The goal of venture capitalists is to translate innovation into the clinic in a way that garners a significant return on investment, Marcus emphasizes. “Very-early- stage innovators don’t always understand that. We’re not here to fund basic science.”

“Cold calling potential investors doesn’t work well,” Canale-Theakston says. “Spend time to understand their investment criteria and what and where they invest.” She advises studying potential investors’ websites and portfolios. “The portfolio is the best example of what they do.”

Studying investors entails knowing not only their areas of therapeutic interest, but also whether they prefer early- or later- stage investments and how they define those terms. “Understand that ‘early stage’ doesn’t always mean ‘early clinical stage.’ Many companies are advancing compounds that pharmaceutical companies have had on their shelves. They’re still considered early stage, but are very different from unproven compounds,” Canale-Theakston says.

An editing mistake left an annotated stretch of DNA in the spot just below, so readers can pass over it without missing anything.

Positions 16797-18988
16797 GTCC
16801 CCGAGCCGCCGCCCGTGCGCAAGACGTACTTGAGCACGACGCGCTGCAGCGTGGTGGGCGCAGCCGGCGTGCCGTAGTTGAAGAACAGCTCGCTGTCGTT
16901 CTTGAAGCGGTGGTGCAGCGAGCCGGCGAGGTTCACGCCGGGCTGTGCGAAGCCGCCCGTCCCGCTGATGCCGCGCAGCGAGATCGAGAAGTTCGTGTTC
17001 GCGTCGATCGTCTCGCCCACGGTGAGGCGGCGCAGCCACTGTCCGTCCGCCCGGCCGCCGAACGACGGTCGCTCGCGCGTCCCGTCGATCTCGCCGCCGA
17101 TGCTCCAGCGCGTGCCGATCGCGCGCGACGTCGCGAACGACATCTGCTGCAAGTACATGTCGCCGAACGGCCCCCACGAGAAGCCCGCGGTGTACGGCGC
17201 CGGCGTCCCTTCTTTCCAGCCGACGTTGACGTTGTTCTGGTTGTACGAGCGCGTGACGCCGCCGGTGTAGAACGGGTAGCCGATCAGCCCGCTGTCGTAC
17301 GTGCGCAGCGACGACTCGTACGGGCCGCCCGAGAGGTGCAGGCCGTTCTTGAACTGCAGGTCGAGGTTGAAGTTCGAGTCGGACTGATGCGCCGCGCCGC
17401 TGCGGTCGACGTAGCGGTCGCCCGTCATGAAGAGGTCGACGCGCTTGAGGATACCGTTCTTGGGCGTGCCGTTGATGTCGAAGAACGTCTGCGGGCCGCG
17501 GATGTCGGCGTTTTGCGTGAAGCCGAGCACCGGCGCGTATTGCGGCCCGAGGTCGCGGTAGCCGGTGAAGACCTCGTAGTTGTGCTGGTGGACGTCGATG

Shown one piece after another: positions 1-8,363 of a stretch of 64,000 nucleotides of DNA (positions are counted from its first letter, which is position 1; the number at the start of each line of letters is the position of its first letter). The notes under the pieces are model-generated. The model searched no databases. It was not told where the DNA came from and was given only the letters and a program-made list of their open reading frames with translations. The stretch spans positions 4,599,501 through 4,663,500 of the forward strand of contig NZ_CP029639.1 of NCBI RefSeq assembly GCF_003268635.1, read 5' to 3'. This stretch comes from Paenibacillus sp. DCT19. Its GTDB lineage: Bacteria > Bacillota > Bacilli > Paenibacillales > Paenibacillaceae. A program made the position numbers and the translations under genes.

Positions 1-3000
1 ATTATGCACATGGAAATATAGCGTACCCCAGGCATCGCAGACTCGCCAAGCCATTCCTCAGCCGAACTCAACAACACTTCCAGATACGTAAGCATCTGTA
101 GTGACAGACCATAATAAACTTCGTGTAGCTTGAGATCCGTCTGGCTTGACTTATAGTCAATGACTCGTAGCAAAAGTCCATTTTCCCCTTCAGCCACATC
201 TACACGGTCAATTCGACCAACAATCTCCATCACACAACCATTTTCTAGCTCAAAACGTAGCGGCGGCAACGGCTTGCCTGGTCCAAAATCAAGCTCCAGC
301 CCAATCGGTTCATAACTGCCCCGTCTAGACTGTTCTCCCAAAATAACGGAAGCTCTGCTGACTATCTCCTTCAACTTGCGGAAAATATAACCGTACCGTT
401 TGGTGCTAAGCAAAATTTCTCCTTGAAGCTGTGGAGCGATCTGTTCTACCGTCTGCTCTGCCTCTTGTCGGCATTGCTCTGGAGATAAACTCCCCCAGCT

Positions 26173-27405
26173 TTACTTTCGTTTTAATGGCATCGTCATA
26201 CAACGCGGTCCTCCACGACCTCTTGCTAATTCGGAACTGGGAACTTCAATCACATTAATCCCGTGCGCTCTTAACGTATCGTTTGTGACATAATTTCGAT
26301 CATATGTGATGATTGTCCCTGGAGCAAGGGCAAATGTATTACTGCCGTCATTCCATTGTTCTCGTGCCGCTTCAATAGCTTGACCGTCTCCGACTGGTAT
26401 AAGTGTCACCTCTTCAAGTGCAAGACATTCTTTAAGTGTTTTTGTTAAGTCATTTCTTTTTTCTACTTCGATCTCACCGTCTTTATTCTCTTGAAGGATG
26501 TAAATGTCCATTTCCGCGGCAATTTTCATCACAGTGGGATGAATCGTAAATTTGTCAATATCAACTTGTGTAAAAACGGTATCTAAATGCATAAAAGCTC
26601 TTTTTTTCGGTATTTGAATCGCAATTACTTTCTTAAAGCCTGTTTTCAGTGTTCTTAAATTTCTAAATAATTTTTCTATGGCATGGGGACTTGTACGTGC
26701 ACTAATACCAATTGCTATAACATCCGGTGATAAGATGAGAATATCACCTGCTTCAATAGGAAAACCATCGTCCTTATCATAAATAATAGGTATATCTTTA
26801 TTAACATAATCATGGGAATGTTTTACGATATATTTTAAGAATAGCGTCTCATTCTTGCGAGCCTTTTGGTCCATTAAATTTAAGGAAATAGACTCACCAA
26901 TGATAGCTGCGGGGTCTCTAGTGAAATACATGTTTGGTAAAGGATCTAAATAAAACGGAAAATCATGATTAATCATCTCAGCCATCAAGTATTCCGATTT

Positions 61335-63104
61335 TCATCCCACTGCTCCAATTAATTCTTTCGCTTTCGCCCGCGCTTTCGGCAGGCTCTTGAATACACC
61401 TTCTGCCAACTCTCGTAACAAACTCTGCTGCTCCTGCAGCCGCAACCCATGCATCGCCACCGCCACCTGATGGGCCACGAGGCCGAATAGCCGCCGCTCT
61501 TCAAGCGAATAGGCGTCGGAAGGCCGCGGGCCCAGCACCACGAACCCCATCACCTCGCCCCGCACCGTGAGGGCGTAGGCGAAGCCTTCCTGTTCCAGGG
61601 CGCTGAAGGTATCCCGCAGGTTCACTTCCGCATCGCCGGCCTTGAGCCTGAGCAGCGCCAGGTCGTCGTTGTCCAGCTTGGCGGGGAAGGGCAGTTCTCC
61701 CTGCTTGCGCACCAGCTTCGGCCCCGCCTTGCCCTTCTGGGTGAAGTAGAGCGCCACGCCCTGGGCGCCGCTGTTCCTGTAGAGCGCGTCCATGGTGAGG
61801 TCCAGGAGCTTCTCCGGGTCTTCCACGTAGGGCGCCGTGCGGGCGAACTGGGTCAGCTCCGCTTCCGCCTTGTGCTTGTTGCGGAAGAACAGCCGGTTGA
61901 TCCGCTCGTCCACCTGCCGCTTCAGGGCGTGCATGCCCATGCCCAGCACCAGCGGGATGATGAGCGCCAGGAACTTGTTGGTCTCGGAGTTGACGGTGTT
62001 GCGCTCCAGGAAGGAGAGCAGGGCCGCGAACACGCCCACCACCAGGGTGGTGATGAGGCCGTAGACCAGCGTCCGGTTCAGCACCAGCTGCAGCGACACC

Plymale says he pitched Profound Medical’s story 217 times. “Our message changed as we moved from private to public transactions,” Plymale says, and also as it approached nontypical investors. For example, he once pitched an oil and gas investment group that wanted to expand into healthcare.

Regardless of the potential investor, “Taking the narrative from good to compelling is about engaging the audience,” Canale-Theakston says. Go beyond empirical evidence to discuss what your innovation means to patients or physicians, why that matters, and why your company’s approach is best. By first capturing their hearts, you may also capture their minds.